Embattled Canadian oil company Enbridge has still not been able to determine how an anchor support holding up the east segment of the Line 5 pipeline was damaged, according to court documents submitted to the Ingham County Circuit Court Monday.
Enbridge does, however, raise the possibility that a boat anchor caused the damage to the east segment of the dual underwater pipeline. The reply brief also states that an “area of interest” on the west segment of Line 5 could have resulted from a wire cable dragged by a boat.
The documents were submitted ahead of oral arguments in Nessel v Enbridge, which are scheduled for 1:30 p.m. Tuesday and will address Attorney General Dana Nessel’s request for a preliminary injunction.
On Thursday, Judge James Jamo granted Nessel’s request for a temporary restraining order on Line 5’s operation. Enbridge agreed that day to completely shut down the pipeline until a determination is made in court.
“While Enbridge has not yet reached a final conclusion, there is visible evidence that the area on the West Line resulted from a vessel dragging a relatively thin item such as a wire cable in a direction perpendicular to the Line,” Enbridge’s reply brief reads.
“…In contrast, the damage to the East Line anchor assembly and markings on the lake bed near the damaged anchor assembly are more consistent with damage caused by a vessel of modest size dragging an object parallel to the Line.”
The company’s attorneys argue that neither incident put the pipelines in immediate danger and Enbridge is taking steps to prevent further damage.
In Tuesday’s filings, Enbridge attorneys argue that Nessel has neither factual nor legal basis for requesting the “extraordinary injunctive relief” that she seeks.
They also contend that because federal regulators at the Pipeline and Hazardous Materials Safety Administration (PHMSA) already gave the OK for Enbridge to restart the west line of Line 5, Jamo should lift the restraining order so as to not violate federal law.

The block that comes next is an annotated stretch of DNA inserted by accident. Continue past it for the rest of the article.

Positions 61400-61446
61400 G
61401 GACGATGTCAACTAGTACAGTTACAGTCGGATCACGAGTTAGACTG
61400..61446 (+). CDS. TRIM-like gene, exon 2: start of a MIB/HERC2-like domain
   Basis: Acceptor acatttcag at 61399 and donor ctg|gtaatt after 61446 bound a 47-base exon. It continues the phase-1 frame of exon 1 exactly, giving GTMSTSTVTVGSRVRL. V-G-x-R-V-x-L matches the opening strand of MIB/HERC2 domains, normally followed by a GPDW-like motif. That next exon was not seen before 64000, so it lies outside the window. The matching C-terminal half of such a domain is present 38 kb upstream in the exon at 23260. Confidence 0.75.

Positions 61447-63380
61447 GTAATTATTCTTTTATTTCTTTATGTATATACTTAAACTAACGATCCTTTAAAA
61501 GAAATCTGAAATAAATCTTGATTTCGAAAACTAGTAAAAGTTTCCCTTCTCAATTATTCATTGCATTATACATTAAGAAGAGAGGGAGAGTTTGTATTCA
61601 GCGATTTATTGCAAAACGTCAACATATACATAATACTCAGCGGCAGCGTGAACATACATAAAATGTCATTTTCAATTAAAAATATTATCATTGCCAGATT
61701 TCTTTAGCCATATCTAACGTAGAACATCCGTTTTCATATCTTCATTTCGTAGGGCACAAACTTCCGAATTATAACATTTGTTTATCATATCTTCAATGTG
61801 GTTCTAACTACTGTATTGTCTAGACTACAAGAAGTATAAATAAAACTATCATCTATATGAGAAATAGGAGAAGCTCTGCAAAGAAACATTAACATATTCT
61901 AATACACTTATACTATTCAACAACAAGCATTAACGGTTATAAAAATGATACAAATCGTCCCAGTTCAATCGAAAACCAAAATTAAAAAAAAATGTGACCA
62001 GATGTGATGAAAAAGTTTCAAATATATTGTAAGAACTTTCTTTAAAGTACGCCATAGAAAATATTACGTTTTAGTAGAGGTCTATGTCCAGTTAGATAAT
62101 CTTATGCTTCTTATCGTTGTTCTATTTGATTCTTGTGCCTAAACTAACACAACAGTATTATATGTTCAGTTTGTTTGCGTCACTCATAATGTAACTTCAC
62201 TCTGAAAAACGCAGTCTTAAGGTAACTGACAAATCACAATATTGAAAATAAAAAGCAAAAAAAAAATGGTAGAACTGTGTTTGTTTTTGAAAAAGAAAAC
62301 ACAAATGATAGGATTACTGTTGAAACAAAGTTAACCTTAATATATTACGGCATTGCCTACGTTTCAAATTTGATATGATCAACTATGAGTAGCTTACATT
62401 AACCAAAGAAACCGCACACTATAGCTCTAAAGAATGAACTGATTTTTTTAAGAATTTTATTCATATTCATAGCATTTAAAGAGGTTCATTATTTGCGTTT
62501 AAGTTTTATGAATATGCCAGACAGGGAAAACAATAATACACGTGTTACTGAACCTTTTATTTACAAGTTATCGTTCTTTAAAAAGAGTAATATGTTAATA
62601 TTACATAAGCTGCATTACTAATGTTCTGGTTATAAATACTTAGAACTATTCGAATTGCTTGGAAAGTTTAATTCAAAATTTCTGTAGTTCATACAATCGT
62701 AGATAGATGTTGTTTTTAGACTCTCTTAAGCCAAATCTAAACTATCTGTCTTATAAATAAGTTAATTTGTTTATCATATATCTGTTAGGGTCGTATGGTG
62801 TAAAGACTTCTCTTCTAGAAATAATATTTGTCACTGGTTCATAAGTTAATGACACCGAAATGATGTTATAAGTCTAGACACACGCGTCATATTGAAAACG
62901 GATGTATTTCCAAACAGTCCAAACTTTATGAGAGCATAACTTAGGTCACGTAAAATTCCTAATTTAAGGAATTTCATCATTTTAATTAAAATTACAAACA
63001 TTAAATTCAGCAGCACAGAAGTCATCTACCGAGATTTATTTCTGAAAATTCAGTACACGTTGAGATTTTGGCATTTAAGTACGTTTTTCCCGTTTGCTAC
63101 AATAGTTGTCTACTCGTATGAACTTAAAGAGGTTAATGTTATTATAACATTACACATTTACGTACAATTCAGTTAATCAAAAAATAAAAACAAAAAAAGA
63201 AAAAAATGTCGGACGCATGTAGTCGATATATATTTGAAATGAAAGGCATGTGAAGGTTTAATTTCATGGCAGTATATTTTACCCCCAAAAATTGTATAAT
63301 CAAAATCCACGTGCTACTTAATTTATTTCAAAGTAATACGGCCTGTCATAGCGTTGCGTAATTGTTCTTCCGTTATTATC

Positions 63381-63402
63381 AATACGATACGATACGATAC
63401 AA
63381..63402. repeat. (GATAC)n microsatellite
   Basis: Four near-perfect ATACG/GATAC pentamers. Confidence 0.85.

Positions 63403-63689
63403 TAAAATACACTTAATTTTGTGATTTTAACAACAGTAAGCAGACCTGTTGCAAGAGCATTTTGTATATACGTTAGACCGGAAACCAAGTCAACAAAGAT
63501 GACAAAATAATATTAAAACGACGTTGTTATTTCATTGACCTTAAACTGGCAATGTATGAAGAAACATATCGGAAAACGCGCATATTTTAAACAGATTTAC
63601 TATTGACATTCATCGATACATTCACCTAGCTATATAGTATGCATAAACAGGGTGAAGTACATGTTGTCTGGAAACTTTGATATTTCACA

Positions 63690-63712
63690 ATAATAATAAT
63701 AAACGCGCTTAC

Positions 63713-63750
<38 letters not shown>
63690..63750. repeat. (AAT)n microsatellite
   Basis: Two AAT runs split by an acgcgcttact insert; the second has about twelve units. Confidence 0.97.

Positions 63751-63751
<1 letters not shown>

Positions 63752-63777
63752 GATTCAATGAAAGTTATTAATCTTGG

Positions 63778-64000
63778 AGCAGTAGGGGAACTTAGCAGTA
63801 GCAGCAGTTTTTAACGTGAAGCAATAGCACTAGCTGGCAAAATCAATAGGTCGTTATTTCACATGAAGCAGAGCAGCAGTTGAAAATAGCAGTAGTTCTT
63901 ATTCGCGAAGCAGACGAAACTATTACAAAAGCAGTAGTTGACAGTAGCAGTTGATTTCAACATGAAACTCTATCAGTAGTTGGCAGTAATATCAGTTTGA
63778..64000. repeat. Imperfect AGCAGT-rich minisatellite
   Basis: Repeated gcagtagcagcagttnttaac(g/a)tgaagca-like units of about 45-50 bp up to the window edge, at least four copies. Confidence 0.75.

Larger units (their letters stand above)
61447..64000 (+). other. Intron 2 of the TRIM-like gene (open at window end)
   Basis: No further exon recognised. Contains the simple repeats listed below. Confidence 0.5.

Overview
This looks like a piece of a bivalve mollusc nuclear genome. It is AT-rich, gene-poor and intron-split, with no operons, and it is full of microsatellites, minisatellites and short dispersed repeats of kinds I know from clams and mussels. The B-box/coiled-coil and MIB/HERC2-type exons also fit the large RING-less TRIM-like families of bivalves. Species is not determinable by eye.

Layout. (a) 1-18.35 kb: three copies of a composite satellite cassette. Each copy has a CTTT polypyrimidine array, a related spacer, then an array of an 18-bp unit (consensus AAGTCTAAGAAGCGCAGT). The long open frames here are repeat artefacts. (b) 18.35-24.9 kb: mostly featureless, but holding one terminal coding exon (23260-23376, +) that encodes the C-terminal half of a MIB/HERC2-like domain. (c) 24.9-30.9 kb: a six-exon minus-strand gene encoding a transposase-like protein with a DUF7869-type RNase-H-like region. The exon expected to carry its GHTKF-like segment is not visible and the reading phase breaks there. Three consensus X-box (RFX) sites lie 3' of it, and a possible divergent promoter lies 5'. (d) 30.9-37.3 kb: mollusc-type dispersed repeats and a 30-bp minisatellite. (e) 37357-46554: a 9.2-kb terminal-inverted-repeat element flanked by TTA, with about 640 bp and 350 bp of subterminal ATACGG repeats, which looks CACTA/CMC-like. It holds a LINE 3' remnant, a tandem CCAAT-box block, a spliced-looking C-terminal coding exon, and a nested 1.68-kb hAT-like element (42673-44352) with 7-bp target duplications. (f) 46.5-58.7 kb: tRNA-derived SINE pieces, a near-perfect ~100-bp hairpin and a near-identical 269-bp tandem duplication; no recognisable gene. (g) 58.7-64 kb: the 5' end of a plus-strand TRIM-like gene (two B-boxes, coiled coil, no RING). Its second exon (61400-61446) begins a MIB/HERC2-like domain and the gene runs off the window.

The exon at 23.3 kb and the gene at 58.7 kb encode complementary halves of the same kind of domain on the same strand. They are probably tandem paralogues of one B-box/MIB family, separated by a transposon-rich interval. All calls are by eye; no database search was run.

Although the PHMSA has regulatory oversight over the 645-mile pipeline’s operations, the state of Michigan holds specific oversight over both 4 1/2-mile segments of the underwater pipeline through a 1953 easement with Enbridge. That agreement has jurisdiction over the pipeline’s sitting location and Enbridge’s due care of operating the pipeline under the Straits of Mackinac.
“What Enbridge is basically telling the judge is trust us and even if you don’t trust us you don’t have the authority to stop us from continuing to pump 23 million gallons of oil a day through the Straits,” said Sean McBrearty, campaign coordinator of the anti-Line 5 Oil & Water Don’t Mix coalition.
“Coming just a week after being forced to pay $6.7 million in fines for violating pipeline safety, Enbridge’s arrogance is only exceeded by its gross misreading of the premier right and responsibility of Michigan’s state government to protect the Great Lakes,” McBrearty said in a statement.
In its reply brief, Enbridge also argues that “the public interest and harms suffered by Enbridge weigh against an injunction,” because “any closure of the Dual Pipelines, even if only temporarily,” would threaten oil supply in Michigan, Canada and surrounding states.
This lies in contrast with Jamo’s own ruling Thursday granting Nessel’s requests for a preliminary injunction and restraining order, in which Jamo stated that potential harm to the Great Lakes in the case of an oil spill far outweighs any economic harm to Enbridge.